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Title: Machine Learning

Course number: COMP4220 (undergraduate) COMP5450 (graduate) 

Session: Spring 2016

Location: Olsen Hall 109 (North Campus)

Meeting Times: Tue/Thu 3:30-4:45pm

Instructor: Kate Saenko, Office HoursOlsen Hall 223, Tue/Thu 2:30-3:15; 4:15-5:30, and by appointment  

TA: Liqun (Catherine) Shao Office HoursOlsen Hall 212A, Mon 2:00-3:30pm and Tue 10:00am-11:30am, and by appointment

Catalog listing   

This introductory course gives an overview of machine learning techniques used in data mining and pattern recognition applications. Topics include: foundations of machine learning, including statistical and probabilistic methods; generative and discriminative models; linear regression; Bayesian methods; parametric and non-parametric classification; supervised and unsupervised learning; clustering and dimensionality reduction; anomaly detection; and applications to very large datasets.


This is an upper-level undergraduate/graduate course. All students should have completed the following courses (or their equivalents):

  • 92.322 Discrete Structures II (or Linear Algebra)
  • 92.386 Probability & Statistics I
  • 91.102 Computing II

In addition, students must complete and pass Quiz 0 on prerequisite math knowledge – Probability & Statistics, Discrete math, Calculus, basic Matrix Algebra given in the first week of class. Students who cannot pass Quiz 0 must drop the class. For the graduate section, students must have additionally completed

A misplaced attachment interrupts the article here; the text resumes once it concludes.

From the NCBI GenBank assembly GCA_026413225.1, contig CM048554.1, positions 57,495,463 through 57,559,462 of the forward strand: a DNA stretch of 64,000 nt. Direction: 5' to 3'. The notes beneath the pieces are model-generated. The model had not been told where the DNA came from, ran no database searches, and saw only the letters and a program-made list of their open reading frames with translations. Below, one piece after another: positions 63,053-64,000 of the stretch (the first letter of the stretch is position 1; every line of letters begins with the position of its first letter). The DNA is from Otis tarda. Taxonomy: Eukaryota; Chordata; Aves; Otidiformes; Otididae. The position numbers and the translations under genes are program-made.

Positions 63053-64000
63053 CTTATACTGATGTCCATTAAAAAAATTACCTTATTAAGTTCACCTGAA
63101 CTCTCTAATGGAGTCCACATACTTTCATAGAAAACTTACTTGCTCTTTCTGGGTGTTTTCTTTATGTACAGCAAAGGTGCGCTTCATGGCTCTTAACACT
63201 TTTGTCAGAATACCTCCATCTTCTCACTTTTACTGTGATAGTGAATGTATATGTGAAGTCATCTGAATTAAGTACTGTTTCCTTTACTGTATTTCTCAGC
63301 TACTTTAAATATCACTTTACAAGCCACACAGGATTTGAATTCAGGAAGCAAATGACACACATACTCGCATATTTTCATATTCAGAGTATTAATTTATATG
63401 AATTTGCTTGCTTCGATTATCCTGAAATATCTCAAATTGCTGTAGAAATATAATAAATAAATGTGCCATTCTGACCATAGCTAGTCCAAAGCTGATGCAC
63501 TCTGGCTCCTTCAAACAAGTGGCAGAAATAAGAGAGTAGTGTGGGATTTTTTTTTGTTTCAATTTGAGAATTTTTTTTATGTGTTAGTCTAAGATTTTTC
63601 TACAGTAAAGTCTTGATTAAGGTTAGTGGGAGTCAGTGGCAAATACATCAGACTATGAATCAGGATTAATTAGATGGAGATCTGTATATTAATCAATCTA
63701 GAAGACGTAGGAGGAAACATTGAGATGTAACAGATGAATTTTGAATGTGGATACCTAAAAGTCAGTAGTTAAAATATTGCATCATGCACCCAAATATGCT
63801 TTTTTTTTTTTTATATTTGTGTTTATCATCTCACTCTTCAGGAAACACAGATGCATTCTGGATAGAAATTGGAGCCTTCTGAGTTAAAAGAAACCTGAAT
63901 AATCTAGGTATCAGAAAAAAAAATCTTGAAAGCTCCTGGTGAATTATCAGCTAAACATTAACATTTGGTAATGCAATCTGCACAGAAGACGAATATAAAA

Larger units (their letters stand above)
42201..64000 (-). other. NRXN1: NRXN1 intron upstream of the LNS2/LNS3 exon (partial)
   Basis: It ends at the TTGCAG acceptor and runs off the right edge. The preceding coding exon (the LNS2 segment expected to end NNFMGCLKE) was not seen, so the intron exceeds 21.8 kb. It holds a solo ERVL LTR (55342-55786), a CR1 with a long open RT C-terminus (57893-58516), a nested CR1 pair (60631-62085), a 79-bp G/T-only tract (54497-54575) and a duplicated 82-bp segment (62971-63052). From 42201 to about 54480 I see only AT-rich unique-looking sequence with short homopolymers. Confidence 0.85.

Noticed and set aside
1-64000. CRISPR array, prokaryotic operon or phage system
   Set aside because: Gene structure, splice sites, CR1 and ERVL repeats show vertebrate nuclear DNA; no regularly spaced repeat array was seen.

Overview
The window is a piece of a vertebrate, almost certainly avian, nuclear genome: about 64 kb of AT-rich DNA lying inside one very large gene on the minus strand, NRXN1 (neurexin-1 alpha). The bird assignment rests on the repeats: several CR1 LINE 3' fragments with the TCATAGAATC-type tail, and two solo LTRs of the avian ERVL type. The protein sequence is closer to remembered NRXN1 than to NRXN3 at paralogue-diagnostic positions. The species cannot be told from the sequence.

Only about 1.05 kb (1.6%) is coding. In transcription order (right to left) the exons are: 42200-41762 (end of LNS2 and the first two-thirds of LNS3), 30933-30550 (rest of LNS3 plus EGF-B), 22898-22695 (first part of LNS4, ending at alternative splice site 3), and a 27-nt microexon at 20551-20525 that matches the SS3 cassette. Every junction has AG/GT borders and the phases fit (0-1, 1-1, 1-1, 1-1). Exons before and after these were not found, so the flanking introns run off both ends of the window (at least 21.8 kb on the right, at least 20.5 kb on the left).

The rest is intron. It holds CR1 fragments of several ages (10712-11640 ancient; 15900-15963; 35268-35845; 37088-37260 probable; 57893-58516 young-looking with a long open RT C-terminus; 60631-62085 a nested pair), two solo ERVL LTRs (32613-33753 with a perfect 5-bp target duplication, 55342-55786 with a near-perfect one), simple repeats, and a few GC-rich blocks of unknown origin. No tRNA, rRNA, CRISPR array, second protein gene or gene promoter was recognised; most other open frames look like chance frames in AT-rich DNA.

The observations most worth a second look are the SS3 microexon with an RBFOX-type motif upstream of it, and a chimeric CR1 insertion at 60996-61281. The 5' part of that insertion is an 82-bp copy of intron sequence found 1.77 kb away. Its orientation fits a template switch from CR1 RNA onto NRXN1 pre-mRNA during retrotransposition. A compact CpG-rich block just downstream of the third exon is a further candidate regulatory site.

• Linear Algebra I and II
  • Calculus III

Project Sequence

The course can be taken as part of the two-course project sequence in combination with either 91.420 Artificial Intelligence, 91.530 Topics: Natural Language Processing, or 91.423 Computer Vision.


The required textbook is:

The course will also follow and build on Andrew Ng’s online course lectures, available at


Other recommended supplemental textbooks are:

Software and Hardware

The course will use the Octave scientific programming environment, a free version of Matlab. To facilitate programming assignments, software libraries in the corresponding programming language will be made available to the students.

Meeting Format

The class will meet twice a week for a 75 min lecture, taught by the instructor.

Syllabus Overview

  1. Introduction to Machine Learning. Review of mathematical concepts.
  2. Probabilistic Approaches. Maximum Likelihood Principle.
  3. Multivariate linear regression. Bayesian regression. Bias-variance trade-off.
  4. Logistic regression, One-vs-all classification, Regularization.
  5. Neural Networks. Convolutional Neural Networks.
  6. Practical advice for applying learning algorithms: debugging, feature/model design, setting up experiment structure, evaluating methods.
  7. Support Vector Machines (SVMs) and the intuition behind them.
  8. Active learning. Bootstrapping.
  9. Unsupervised learning: clustering and dimensionality reduction, anomaly detection.
  10. Ensemble classifiers: Boosting.